Pearson BTEC Level 4/5 HNC/D Diploma Business - Unit 5 : Aspects of Contract and Negligence for Business

Unit Description

This Aspects of contract and negligence for Business Assignment given in Icon College of Technology and Management, in which various sort and aspects of law has been resolved under the given criteria and study of law

Introduction

This aspects of contract and negligence for business assignment report was prepared to understand, evaluate and discuss some basic concepts of law and their application in the business world. Law and order is the core of the existence of a state and without law and order a state cannot survive in its present condition. Law helps in maintaining the peace and keeps the criminals and wrongdoers in control. In today’s time no country or state can function without law as law is present in every field like labour law, business law, civil law, criminal law, property law, international law, public law, private law, and numerous other laws. Another very important field of law is business law this regulates the economy of a state. In this report we will explain and discus the aspects of two private laws which are the ‘law of contract’ and the ‘law of tort’. The law of contract talks about contracts and ‘contracts are agreements that are legally binding on the parties’ whereas the law of tort talks about ‘tort which is a civil wrong where a person breaches his legal duty to care and causes injury to the other person’s body or property. We will see the implication of law of tort and law of contract in business.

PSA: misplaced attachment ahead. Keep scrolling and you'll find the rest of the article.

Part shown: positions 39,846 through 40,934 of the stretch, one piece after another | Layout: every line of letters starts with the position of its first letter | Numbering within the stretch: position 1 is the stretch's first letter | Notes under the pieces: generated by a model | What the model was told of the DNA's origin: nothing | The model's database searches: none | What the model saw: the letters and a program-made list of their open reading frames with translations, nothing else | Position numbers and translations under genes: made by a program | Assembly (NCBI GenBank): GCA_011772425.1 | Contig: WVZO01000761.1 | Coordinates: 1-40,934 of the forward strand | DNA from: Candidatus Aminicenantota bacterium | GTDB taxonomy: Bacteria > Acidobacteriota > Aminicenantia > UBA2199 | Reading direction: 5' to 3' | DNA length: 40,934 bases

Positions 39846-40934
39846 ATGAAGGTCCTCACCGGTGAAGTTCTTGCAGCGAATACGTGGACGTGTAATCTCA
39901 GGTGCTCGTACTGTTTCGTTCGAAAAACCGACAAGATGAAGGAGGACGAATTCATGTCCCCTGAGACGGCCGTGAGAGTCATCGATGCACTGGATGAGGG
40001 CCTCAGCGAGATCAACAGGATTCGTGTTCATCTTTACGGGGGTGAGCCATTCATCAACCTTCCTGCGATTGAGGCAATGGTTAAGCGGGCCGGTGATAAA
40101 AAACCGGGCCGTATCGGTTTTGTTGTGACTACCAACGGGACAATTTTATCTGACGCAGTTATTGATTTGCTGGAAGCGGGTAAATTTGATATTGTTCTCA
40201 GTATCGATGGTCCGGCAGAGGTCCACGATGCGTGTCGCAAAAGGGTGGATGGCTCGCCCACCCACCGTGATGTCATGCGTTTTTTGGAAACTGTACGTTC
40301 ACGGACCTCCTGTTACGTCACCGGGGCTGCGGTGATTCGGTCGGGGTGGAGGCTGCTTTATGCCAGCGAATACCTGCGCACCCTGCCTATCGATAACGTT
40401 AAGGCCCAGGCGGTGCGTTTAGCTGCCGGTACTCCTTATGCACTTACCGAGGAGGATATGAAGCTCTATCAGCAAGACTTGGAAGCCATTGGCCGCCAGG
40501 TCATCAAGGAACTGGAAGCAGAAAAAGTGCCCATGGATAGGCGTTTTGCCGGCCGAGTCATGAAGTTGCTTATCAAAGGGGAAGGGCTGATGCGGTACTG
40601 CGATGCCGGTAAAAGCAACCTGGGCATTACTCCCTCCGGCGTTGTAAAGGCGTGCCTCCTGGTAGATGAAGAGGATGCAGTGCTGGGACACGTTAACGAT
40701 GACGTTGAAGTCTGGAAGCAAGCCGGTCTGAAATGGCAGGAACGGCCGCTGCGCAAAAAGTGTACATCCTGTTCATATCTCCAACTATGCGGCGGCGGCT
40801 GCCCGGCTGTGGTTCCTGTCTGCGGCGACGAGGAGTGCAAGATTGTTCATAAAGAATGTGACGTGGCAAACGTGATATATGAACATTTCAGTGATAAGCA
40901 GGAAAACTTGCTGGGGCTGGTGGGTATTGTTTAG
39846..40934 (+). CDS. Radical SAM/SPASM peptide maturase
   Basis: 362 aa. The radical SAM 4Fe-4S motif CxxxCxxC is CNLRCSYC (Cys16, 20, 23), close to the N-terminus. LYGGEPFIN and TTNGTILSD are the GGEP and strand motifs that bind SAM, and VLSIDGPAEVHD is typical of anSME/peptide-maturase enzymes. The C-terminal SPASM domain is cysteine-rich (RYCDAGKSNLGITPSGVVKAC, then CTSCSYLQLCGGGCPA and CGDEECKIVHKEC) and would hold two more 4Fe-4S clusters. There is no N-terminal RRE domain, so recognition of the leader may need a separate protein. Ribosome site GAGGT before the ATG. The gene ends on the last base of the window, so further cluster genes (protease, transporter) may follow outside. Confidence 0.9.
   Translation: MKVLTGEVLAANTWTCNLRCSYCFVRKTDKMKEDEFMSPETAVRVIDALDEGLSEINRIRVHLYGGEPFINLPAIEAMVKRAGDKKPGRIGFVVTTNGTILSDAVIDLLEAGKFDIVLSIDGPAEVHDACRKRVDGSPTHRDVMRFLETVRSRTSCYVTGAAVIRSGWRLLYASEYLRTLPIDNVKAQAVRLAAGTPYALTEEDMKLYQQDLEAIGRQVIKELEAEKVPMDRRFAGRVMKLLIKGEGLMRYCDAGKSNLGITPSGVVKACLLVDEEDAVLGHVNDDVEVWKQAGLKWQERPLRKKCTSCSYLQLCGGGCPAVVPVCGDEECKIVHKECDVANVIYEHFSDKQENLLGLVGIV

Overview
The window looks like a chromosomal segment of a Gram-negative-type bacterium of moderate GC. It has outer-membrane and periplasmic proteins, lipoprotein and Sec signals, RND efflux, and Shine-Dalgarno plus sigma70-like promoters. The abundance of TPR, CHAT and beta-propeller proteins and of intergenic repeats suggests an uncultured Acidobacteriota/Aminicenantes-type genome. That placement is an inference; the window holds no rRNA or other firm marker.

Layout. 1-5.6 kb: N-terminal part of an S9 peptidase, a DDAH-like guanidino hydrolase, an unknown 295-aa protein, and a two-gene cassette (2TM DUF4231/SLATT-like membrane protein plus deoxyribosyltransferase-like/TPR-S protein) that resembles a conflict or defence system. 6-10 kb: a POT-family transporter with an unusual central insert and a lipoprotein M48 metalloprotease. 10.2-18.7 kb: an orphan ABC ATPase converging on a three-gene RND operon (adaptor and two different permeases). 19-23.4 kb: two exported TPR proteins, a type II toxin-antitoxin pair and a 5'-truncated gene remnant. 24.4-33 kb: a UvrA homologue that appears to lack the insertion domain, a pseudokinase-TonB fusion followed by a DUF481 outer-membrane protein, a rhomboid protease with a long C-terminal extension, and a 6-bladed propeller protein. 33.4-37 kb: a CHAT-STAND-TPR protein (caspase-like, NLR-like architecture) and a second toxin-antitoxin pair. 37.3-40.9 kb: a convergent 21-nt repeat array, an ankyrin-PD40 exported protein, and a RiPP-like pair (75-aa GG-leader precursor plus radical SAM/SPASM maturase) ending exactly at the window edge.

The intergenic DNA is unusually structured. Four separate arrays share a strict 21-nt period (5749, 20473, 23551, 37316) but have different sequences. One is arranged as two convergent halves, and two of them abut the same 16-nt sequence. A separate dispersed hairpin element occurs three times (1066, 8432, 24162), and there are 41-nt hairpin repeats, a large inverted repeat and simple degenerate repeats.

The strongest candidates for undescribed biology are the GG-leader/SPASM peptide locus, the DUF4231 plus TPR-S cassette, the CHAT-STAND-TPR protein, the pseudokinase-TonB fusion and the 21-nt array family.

TASK 1

P1 The essential elements of a valid contract in a business context

P 1.1 The importance of the essential elements required for the formation of a valid contract

Law of contract is one of the most important branches of the business law it is from the formation of the contract that a business activities start between two parties on legal ground. The contract helps in the smooth running of the business. To understand the law of contract we need to define firstly what a contract is and what the basic elements required for the formation of a valid contract. “A contract is an agreement between two or more parties who are legally capable with an intention of entering into a legal agreement and where both the parties agree with the terms of the contract”. The basic elements of a contract are offer, acceptance, and consideration, intention to create a legal relation, legal capacity and a form in writing.